You may have heard someone say: if God is all-powerful, he is not all- loving because he allows such pointless suffering; if he is all-loving then suffering proves that he is not all-powerful to stop it. The existence of suffering either proves that God doesn’t exist, or that he doesn’t care, or that he is powerless to act. There are a few questions underneath this way of thinking.
The first question is whether God is responsible for suffering. We think that if God is powerful enough to stop suffering, and he doesn’t, then he is responsible for suffering. But this is simply not the case. You do not have to think too hard to realize that most human suffering is a direct result of human sinfulness. One person mistreats another person and that other person suffers. Even some of the suffering that comes in the natural world is still closely tied to human error, ignorance or sinfulness. For example, in the Victorian bushfires in February 2008 many of the fires which claimed human lives and destroyed property were started by arsonists. It was human politics that was responsible for so much overgrown/dead wood being left in the areas worst affected by the fires, despite years of warnings from some experts. Some people whoperished were defending their property to the finish when they should have been told to evacuate.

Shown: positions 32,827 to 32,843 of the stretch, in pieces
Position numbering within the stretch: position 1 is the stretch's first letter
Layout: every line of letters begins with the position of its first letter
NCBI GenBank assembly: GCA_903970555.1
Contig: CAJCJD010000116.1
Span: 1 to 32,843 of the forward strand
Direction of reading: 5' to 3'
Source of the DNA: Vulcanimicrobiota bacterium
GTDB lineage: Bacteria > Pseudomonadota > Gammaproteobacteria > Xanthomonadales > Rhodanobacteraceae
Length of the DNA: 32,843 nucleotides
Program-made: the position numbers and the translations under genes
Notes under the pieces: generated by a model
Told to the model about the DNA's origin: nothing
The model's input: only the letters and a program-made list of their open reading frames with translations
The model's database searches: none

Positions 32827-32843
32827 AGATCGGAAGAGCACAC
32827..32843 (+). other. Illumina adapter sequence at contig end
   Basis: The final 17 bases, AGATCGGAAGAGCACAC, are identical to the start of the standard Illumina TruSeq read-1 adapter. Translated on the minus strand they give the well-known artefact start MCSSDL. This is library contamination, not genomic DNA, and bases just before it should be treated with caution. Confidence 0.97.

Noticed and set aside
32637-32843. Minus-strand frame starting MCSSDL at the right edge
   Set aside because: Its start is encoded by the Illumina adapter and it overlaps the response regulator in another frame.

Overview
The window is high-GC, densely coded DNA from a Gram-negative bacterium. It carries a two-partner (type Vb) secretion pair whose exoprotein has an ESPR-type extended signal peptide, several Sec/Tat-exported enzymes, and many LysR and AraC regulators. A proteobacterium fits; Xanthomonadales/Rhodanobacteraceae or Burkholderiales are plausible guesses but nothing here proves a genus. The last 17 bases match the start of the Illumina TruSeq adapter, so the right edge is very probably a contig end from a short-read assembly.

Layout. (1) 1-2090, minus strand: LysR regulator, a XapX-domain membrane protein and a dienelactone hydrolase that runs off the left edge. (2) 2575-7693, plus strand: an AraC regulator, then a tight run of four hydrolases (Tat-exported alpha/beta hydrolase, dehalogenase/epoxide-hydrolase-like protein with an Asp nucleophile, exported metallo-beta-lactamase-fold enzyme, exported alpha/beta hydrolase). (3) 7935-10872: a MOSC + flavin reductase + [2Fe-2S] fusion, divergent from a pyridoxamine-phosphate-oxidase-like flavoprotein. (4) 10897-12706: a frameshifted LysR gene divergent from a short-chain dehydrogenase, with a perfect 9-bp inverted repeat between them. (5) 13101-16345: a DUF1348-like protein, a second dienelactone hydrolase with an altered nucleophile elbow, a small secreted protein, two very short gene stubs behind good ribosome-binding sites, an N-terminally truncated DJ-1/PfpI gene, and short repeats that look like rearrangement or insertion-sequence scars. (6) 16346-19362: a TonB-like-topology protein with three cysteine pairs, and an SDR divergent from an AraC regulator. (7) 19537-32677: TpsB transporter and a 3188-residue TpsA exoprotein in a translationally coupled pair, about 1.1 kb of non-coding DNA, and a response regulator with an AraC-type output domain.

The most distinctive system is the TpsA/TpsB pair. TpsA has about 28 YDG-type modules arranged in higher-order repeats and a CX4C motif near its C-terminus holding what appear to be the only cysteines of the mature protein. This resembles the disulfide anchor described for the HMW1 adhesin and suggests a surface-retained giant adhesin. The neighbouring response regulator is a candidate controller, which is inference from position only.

Beyond these situations, it is still the case that some suffering happens in the natural world that has no obvious connection to human error, ignorance or sinfulness. Who or what is responsible? Romans 8 describes our world as a fallen creation, groaning in pain. That all is not as it should be in the natural world is also described as the consequence of human sin. When we travel back to Genesis 3 we discover that one of the consequences of the sin that our first father Adam brought into the world was a broken creation.
Even more broadly, the Scriptures describe Satan as actively involved in bringing suffering in the world. He is active, but his activity is restrained by God.
But there is one more thing to say about God and suffering here. And that is that God understands what it is like to suffer innocently. We are talking about the God who became a man of sorrows, taking the infirmity of the world upon his shoulders. On the cross God suffered; Jesus went beyond even the worst human suffering and experienced divine punishment on a scale that we cannot comprehend or relate to. When we look at the cross and ask the question Why does God allow suffering, we know that the answer is not because he doesn’t care.
For more information on this topic get yourself a copy of the Little Black Book on Suffering & Evil; more details are here.